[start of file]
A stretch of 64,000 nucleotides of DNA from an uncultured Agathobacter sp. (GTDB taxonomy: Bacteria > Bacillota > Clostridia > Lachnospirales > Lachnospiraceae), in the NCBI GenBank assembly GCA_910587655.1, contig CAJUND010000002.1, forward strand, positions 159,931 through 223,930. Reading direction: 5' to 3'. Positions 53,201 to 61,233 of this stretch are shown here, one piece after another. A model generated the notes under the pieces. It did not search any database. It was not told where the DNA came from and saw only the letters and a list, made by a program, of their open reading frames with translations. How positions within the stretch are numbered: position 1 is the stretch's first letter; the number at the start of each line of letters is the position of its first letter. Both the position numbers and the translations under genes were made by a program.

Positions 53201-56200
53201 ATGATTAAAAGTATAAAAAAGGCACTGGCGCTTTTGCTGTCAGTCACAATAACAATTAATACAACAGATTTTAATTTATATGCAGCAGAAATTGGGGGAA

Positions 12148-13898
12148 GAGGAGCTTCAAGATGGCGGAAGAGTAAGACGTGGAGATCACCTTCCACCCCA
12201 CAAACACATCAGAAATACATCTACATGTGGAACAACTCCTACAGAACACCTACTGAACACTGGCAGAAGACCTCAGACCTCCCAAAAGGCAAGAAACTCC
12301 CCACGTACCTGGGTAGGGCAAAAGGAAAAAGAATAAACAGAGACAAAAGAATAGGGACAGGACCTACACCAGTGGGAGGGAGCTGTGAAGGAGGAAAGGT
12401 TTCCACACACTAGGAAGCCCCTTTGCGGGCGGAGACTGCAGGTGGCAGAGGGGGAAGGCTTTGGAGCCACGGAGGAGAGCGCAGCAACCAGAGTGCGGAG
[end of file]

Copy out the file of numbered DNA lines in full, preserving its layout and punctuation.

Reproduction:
A stretch of 64,000 nucleotides of DNA from an uncultured Agathobacter sp. (GTDB taxonomy: Bacteria > Bacillota > Clostridia > Lachnospirales > Lachnospiraceae), in the NCBI GenBank assembly GCA_910587655.1, contig CAJUND010000002.1, forward strand, positions 159,931 through 223,930. Reading direction: 5' to 3'. Positions 53,201 to 61,233 of this stretch are shown here, one piece after another. A model generated the notes under the pieces. It did not search any database. It was not told where the DNA came from and saw only the letters and a list, made by a program, of their open reading frames with translations. How positions within the stretch are numbered: position 1 is the stretch's first letter; the number at the start of each line of letters is the position of its first letter. Both the position numbers and the translations under genes were made by a program.

Positions 53201-56200
53201 ATGATTAAAAGTATAAAAAAGGCACTGGCGCTTTTGCTGTCAGTCACAATAACAATTAATACAACAGATTTTAATTTATATGCAGCAGAAATTGGGGGAA

Positions 12148-13898
12148 GAGGAGCTTCAAGATGGCGGAAGAGTAAGACGTGGAGATCACCTTCCACCCCA
12201 CAAACACATCAGAAATACATCTACATGTGGAACAACTCCTACAGAACACCTACTGAACACTGGCAGAAGACCTCAGACCTCCCAAAAGGCAAGAAACTCC
12301 CCACGTACCTGGGTAGGGCAAAAGGAAAAAGAATAAACAGAGACAAAAGAATAGGGACAGGACCTACACCAGTGGGAGGGAGCTGTGAAGGAGGAAAGGT
12401 TTCCACACACTAGGAAGCCCCTTTGCGGGCGGAGACTGCAGGTGGCAGAGGGGGAAGGCTTTGGAGCCACGGAGGAGAGCGCAGCAACCAGAGTGCGGAG